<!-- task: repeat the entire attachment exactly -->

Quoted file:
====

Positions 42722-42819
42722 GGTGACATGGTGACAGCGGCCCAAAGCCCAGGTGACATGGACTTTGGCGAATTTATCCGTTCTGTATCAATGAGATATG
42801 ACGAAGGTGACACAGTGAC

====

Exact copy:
Positions 42722-42819
42722 GGTGACATGGTGACAGCGGCCCAAAGCCCAGGTGACATGGACTTTGGCGAATTTATCCGTTCTGTATCAATGAGATATG
42801 ACGAAGGTGACACAGTGAC